And with that, Oregon is complete.

When we left the Sierras and set our sights on Oregon, it was with a bit of trepidation and anticipation in our bellies.

We had heard such conflicting reports from other hikers about their experiences in Oregon. While many seemed to agree that it was relatively flat, some lamented the mosquito ridden cesspools lining a trail blanketed in fallen trees. Others praised the state for the number of beautifully pristine lakes and mild temperatures while some complained of the lack of scenery and diversity along the trail. Each account offered vastly different tales of what was to come and, for the life of us, we couldn’t get a read on what to expect from Oregon.

We’ve now sauntered through all of Oregon (minus a bit of fire closures) and our experience has been, for the most part, on the positive side. At one point, I even began referring to this section of trail as our “reward” for making it out of California.

What’s made Oregon so great is really a number of things. For one, we’re finally back in a hiker bubble and have been reunited with some of our friends from the desert. We’ve loved hiking alone the past couple of weeks, but nothing can make up for the space a trail family fills out here. Laughter and conversation fill the night with a presence that the two of us simply couldn’t occupy alone. When we’re needing to push just a little harder at the end of the day, it’s our trail family that helps makes it a breeze. We’ve fallen in with a group of five others; Squarepants, Wilder and his dog Kiva, Comma, and Naked Ninja. They’ve brought a level of motivation and excitement back into our experience, helping reignite the flame in us that initially made us fall in love with backpacking.

Another positive to Oregon has been what I like to call the “resort tour”.

Hiking is hard, I’m not going to lie. Realistically, I could walk all day everyday (and pretty much already do), but the mental strength it takes to overcome the monotony occasionally associated with this task is sometimes a bit too much. The occasional town stop makes a huge difference in breaking up the monotony. Real food, a shower, cold beer, internet… these are all things I didn’t think I would miss much while on this trek but now have a brand new appreciation for when in town. And that’s the beauty of Oregon! You can be in a town practically every 2-3 days. Ashland, Fish Lake, Elk Lake, Shelter Cove, Mazama Village, Bend, Ollalie Lake, Timberline, Cascade Locks… it’s never ending. I never had to go more that a couple of hours before having a craving satisfied.

Oregon has been incredible in so many other ways, too. With only one slightly misty day, we’ve managed to stay mostly dry throughout our time in this typically moist state. The huckleberries, blueberries, and blackberries have been perfectly ripe for the picking and lining the trail for as far as the eye can see. Hitchhiking around fire closures has been surprisingly easy, so much so that we even lucked out in getting a ride up this incredibly rocky forest service road with a couple also planning on camping where we were heading. We had our first experience of staying with a trail angel, a wonderful couple who loved good wine and beer and who helped us in so many ways while we tried to avoid the eclipse crowds and fire closures. We got to experience the eclipse in totality at what we deemed the “hiker party”. A group of about twenty of us all camped at a lake the night before, and then hiked a mile the next morning to a hill overlooking Mt. Jefferson. We had a great view for the eclipse, fantastic company, and we managed to avoid overbearingly large crowds trying to get a glimpse of the sun setting in the morning. I had the chance to teach a yoga class to a group of wonderfully supportive students, and at the start of shivasana we were able to look up to see a rainbow overhead. The mossy trees have continued to leave this magical element to the trail, creating this feeling that just cannot be explained.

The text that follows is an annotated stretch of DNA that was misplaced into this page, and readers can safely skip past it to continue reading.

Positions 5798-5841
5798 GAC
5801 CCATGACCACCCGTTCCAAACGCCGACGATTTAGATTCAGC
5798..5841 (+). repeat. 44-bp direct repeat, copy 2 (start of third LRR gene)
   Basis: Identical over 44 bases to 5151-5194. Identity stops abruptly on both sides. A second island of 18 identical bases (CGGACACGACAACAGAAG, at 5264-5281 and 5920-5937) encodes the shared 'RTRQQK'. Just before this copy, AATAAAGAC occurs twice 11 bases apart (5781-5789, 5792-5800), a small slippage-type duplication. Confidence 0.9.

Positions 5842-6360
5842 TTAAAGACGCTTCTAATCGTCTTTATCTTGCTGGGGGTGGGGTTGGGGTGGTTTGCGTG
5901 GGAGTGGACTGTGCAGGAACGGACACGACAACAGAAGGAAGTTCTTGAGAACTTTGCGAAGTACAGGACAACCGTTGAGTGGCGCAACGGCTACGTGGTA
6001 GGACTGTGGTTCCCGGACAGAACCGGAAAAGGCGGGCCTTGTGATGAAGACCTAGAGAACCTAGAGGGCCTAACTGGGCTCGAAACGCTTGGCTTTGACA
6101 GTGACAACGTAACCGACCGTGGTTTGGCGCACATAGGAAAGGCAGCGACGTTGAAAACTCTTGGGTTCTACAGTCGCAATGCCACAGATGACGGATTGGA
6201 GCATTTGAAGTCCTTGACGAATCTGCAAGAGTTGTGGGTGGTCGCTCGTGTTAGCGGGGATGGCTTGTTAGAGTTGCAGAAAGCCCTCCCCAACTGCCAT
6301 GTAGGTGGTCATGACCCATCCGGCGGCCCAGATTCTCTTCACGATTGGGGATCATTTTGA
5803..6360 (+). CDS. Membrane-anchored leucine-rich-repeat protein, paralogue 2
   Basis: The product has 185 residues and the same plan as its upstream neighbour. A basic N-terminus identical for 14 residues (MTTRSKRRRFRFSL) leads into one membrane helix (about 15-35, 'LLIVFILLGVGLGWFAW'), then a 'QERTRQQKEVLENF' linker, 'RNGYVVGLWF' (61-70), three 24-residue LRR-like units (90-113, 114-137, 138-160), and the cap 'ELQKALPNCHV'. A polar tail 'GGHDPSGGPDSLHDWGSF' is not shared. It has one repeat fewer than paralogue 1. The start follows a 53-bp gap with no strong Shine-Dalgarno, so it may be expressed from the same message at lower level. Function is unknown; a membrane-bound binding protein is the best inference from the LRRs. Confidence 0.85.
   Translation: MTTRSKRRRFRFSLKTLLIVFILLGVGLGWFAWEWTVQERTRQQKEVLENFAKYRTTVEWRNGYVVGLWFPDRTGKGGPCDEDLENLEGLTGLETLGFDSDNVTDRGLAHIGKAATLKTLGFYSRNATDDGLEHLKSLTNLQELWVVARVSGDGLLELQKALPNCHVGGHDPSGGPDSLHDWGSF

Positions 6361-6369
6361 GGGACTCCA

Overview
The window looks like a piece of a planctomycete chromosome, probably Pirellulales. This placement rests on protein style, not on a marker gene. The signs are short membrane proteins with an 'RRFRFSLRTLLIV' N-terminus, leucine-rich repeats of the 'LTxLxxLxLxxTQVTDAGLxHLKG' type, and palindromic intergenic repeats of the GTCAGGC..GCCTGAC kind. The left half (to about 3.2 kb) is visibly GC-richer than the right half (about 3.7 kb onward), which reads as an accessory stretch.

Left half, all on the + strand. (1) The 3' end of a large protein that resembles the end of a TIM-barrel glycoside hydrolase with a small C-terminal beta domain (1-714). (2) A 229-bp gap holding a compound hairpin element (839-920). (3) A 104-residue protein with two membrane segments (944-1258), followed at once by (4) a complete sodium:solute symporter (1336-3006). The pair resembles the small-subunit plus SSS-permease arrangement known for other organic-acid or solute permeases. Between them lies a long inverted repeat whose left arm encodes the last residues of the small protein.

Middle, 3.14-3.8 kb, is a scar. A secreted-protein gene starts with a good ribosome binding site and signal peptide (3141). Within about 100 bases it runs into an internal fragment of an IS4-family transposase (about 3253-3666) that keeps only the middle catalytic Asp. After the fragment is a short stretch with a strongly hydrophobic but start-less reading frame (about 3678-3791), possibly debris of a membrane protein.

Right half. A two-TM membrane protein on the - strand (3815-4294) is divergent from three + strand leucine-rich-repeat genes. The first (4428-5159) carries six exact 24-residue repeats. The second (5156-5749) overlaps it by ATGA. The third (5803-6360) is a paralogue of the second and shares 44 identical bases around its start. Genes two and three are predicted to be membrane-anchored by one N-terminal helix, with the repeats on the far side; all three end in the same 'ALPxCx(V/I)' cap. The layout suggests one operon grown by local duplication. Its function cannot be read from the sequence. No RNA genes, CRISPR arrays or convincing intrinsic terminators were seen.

I could go on, but I think you get the point. Oregon is, by our accounts, a fantastic part of the Pacific Crest Trail.

As we approached the Bridge of the Gods today, there was a bit of emotion surging through me. With less than 500 miles to go, this journey feels like it’s so quickly coming to an end. Bighorn and I often said we didn’t think we would deal with post trail depression. We have so much to look forward to after the trail, we just assumed we’d be distracted and excited and ready for stability.

But now, with each passing day, I feel less and less ready for this experience to come to an end. Oregon really helped solidify that feeling for me, condensing all of the great things about the trail and thru hiking into a short, two week period of time. It’s been bittersweet in so many ways.

As for now, we’re crossing into Washington in a matter of hours, enjoying every minute that we can, and trying our hardest to not smell too bad. We’ll continue to update everyone as we can, and until then happy trails!

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Comments 1

  • Patti : Aug 28th

    Lol. Yeti danger! I can’t imagine how hard it’ll be to “re-enter life” post hike but I’m sure you’ll ease into your next adventure with grace
    Love you!!


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